On gender neutral t-shirts and #100DaysofMay

On gender neutral t-shirts and #100DaysofMay

Interesting things arrive in your in-box when you’re a blogger on gender issues. In recent weeks,  these have included an infogram looking at female board members in some of America’s largest companies, an invitation to discuss the issues surrounding the UK gender pay gap  on American TV* and a link to a new website which markets gender neutral t-shirts with feminist, LGBTQ+ friendly, strong and thought provoking slogans.

No less a publication than the Wall Street Journal has recently written about the growth of gender neutral apparel, so I think that Zealo Apparel founder Josie is really onto something here.

She told me that she set up the range in part due to her frustration in finding lots of things, but specifically clothing, to be so highly gendered:

“My aim is to create a shopping experience as gender-neutral as possible so that people can choose products based on what they like and not whether it comes under “women’s” or “men’s”.” 

Zealo Cinnamon Rolls not Gender RolesEveryone who knows me IRL knows how much I love cinnamon, even to the point of carrying a tub of it in my handbag for 24/7 sprinkling opportunities,  so of course I particularly love this shirt >>>

Here’s a direct link to the feminist collection and Josie has kindly offered blog readers 10% off your order with code THEGENDERBLOG – so do check it out.

(*Due to timing issues, this didn’t happen,  but I appreciated the offer to momentarily be big in Kansas via NBC affiliate KSHB-TV. Perhaps another time.)

* * *

90360017_mayfeminist.jpgStill on the subject of t-shirts … here’s a reminder that,  back in the day, new Prime Minister Theresa May donned one of the Fawcett Society’s “This is what a feminist looks like” shirts in order to add her voice and support to the cause. Only time will tell if  she’s still holding fast to that promise,  but so far I’ve liked her reference to the gender pay gap on the steps of 10 Downing Street as she took over the reins of power – and her snappy retort at Prime Minister’s Question Time last week when being quizzed what her party had done for women (“It makes us Prime Minister!”) is undeniably true.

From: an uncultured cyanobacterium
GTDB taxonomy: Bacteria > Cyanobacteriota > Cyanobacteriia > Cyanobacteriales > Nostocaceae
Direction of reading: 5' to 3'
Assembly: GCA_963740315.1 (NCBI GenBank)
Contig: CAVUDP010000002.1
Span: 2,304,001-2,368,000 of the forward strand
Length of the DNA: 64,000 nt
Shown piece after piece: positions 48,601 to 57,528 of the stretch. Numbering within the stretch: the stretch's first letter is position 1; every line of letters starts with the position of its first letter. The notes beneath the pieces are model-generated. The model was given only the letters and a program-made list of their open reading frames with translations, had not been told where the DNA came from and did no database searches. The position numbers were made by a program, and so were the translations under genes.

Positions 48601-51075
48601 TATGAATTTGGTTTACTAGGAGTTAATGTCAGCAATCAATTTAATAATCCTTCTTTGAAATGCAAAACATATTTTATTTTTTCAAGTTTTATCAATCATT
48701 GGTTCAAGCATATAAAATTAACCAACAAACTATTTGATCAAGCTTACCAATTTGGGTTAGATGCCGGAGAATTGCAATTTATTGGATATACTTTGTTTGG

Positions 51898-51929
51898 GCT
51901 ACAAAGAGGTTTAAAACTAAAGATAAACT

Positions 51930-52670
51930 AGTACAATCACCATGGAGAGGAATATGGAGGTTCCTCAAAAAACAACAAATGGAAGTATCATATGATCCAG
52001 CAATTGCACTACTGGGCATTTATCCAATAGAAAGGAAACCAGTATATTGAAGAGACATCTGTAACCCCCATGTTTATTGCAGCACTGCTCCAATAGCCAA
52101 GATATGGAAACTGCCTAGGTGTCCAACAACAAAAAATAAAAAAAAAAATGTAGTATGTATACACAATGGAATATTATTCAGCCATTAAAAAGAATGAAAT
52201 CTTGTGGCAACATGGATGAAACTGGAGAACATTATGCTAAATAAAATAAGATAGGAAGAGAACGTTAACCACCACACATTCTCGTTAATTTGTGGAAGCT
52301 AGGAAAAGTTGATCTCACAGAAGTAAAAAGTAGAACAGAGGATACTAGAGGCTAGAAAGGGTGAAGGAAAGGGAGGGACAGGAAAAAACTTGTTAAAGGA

The Women’s Equality Party intend to hold the new PM’s feet to the fire and have launched a new campaign called #100daysofMay, in which they have set “six achievable goals for Theresa May to commit to by the end of her 100th day in office.”

They are asking her to show her commitment to gender equality by actioning these six goals, saying that “WE think the Prime Minister should commit to making all these changes by 22 October – her 100th day in Number 10.”

  1. Introduce compulsory sex and relationships education in all schools
  2. Guarantee sustainable funding for specialist services that tackle violence against women
  3. Invest in free universal childcare
  4. End the detention of people seeking asylum
  5. Ratify the Istanbul Convention to protect women from violence and abuse
  6. Commit to 50:50 representation in Parliament

More details on the campaign are available at the WE website. I fear Mrs. May may be otherwise engaged with matters Brexit and ISIS shaped between now and October,  but let’s see.


What we really (really) want on #MalalaDay

What we really (really) want on #MalalaDay

Malala and her mother_Feb 16Happy Birthday to activist Malala Yousafzai, 19 years old today and celebrating her birthday in Kenya visiting Dadaab, the world’s largest refugee camp.

Since recovering from her 2012 shooting at the hands of the Taliban,  Malala has gone on to advocate for child education, pass her GCSEs (in her second language), win the Nobel Peace prize (the youngest ever person to do so), appear on TIME magazine’s list of the world’s 100 most influential people three times, suggest to Barack Obama that we need more school books instead of guns, set up her own foundation, teach her Mum (pictured left) to speak English, address the United Nations in New York, appear in an Oscar nominated film with her father and write a couple of autobiographies (read my review of one of them here).

Malala Fund logoNo young woman could be more inspirational or deserving of our best wishes – so please join me in celebrating #MalalaDay and wishing her the happiest of Happy Birthdays.

* * *

Malala hadn’t even been born when the Spice Girls released their iconic song Wannabe, the video for which has now been updated for a new generation. Twenty years after the Spice Girls’ sparked global girl power with their first hit, the chart-topper has been remade to highlight gender inequality issues faced by women across the world. The video features artists from India, Nigeria, South Africa, the UK, USA and Canada, a diverse roll-call that includes superstar Bollywood actress Jacqueline Fernandez and London R&B trio M.O.

The remake aims to push a series of UN global goals including education, gender equality, equal pay for equal work, child marriage and an end to violence against women and has been launched by Project Everyone, a campaign which aims to eradicate poverty, injustice and fight climate change.

I’ll tell you what I want, what I really, really want …



On the importance of being yourself at work – and a bit about Brexit …